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/documentation/TextToSpeech_Plugin_Engine_Examples/README.txt

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  1Architecture summary:
  2
  31/ frameworks/base/core/java/android/speech/tts/TextToSpeech.java
  4This is the public API for TTS. It uses a TTS Android service whose interface 
  5is described in: frameworks/base/core/java/android/speech/tts/ITts.aidl
  6All TTS calls an app makes through the TextToSpeech class are routed to the 
  7service (see the mITts member variable)
  8
  92/ frameworks/base/packages/TtsService/src/android/tts/TtsService.java
 10This is the implementation of the TTS service. It handles the speech queue, 
 11and is responsible for instanciating the actuall speech synthesizer, an 
 12instance of the SynthProxy class, implemented in: 
 13frameworks/base/packages/TtsService/src/android/tts/SynthProxy.java
 14
 153/ frameworks/base/packages/TtsService/src/android/tts/SynthProxy.java
 16This class, when instanciated, is given the full path of the speech synth 
 17native library to load. It is the bridge between Java and native code.
 18
 194/ frameworks/base/packages/TtsService/jni/android_tts_SynthProxy.cpp
 20JNI for the SynthProxy class. It loads the synth native library whose 
 21interface is defined in frameworks/base/include/tts/TtsEngine.h.
 22
 235/ external/svox/pico/tts/com_svox_picottsengine.cpp
 24An implementation of TtsEngine.h which is built into a shared library, 
 25loaded by android_tts_SynthProxy.cpp
 26
 27*******************************************************************************
 28
 29Here are the steps needed to create a TTS plugin that will work with the 
 30Android framework:
 31
 32I. Build the .so file
 33
 34  The main piece of work that you need to do is write an equivalent of 
 35  "com_svox_picottsengine.cpp", ie "com_mytts_ttsengine.cpp". This file 
 36  must implement "TtsEngine.h" as seen here:
 37http://android.git.kernel.org/?p=platform/frameworks/base.git;a=blob_plain;f=include/tts/TtsEngine.h;hb=master 
 38
 39  Use the Android NDK to build your .so file.
 40  See http://developer.android.com/sdk/ndk/index.html
 41
 42*******************************************************************************
 43    
 44II. Package it inside an Android apk file.
 45
 46The Java APK wrapper MUST implement the following Activities:
 47<NameOfEngine> - Declares which languages are potentially supported, name of 
 48the engine, etc. This is a dummy Activity that is used to get some basic info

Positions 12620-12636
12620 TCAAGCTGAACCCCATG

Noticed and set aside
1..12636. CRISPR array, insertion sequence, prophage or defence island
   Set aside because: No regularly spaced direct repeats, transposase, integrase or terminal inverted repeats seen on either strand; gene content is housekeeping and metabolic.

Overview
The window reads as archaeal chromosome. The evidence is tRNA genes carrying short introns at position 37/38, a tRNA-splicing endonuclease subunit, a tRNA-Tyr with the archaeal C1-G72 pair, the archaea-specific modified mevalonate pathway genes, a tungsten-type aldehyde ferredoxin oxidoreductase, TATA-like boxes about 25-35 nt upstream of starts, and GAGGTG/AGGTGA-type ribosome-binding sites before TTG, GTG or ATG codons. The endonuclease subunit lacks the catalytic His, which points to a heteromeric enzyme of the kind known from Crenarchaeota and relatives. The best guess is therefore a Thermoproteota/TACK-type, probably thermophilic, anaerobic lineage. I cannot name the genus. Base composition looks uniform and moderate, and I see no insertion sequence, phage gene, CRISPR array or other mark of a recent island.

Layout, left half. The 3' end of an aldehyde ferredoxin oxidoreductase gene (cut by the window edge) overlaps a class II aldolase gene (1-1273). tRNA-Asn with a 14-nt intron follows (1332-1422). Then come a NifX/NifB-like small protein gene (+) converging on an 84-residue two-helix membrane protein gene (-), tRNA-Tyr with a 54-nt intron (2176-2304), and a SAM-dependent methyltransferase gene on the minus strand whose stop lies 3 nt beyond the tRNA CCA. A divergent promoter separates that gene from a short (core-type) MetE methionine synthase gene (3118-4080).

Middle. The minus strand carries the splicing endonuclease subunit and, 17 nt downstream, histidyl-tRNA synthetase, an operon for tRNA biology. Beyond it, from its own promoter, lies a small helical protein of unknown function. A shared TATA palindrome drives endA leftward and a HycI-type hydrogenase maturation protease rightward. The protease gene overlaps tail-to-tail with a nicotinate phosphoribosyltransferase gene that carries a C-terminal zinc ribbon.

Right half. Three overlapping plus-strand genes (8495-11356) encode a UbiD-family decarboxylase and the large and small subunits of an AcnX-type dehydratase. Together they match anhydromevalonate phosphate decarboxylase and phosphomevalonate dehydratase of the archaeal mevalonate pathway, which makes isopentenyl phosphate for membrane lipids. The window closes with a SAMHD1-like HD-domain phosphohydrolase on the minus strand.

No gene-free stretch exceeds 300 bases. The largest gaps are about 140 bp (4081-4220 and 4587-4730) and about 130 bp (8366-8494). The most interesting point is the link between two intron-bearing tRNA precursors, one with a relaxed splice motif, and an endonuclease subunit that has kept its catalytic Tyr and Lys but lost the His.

49about the engine.
 50
 51DownloadVoiceData - Downloads data; this is the Activity that will be called 
 52if the engine is selected under TTS Settings and it needs voice data.
 53
 54CheckVoiceData - Determines which voices are actually present on the system. 
 55This will be used to determine which Languages the user can choose from in 
 56TTS Settings.
 57
 58GetSampleText - Sample text to be spoken to the user when they click 
 59"Listen to an example" in TTS Settings.
 60
 61------------------------
 62The Java APK wrapper can implement this Activity if it has Settings 
 63for the user to configure:
 64EngineSettings - Engine specific configuration. This is the Activity 
 65that will be called if the user clicks on the engine specific settings 
 66under "Engines" in TTS Settings. What the user sets here will be passed 
 67to the .so as one String; it will be retrieved by the TTS Service by 
 68querying it from the engine's providers.SettingsProvider and then passed 
 69back to the .so in the native layer. If this is not implemented by your engine, 
 70the area under "Engines" will only have the enable/disable checkbox for 
 71your engine; there will not be a settings entry for your engine.
 72
 73------------------------
 74The Java APK wrapper can also implement this Content Provider:
 75providers.SettingsProvider - Provides the String of config data that is to 
 76be passed to the engine's .so file. Normally this would be some data that 
 77you get from what the user has set in your EngineSettings Activity. The 
 78framework does not attempt to parse this data or do anything with it. 
 79It is up to the plugin vendor's Java wrapper to come up with this String, 
 80and it is up to the plugin vendor's engine .so to consume it. If you don't 
 81have this Content Provider, the native layer will just get an empty 
 82string passed to it.
 83
 84------------------------
 85
 86For apps that use TTS, we expect that developers will probably want to use 
 87the dummy NameOfEngine Activity to narrow down which engines have support 
 88for the languages they are interested in, followed by invoking CheckVoiceData 
 89for the specific languages they are interested in.
 90
 91For examples, see: 
 92http://code.google.com/p/eyes-free/source/browse/#svn/trunk/documentation/TextToSpeech_Plugin_Engine_Examples
 93    
 94Also, for a 3rd party example, see Flite for Android: 
 95http://github.com/happyalu/Flite-TTS-Engine-for-Android
 96    
 97*******************************************************************************
 98
 99III. Stress test your TTS
100
101Make sure your TTS can handle starting and stopping speech rapidly. The easiest
102way to stress test your TTS is to use it with Android's built in TalkBack 
103screen reader application and scroll around the various menus in Android. To 
104enable TalkBack: Settings > Accessibility > TalkBack.
105
106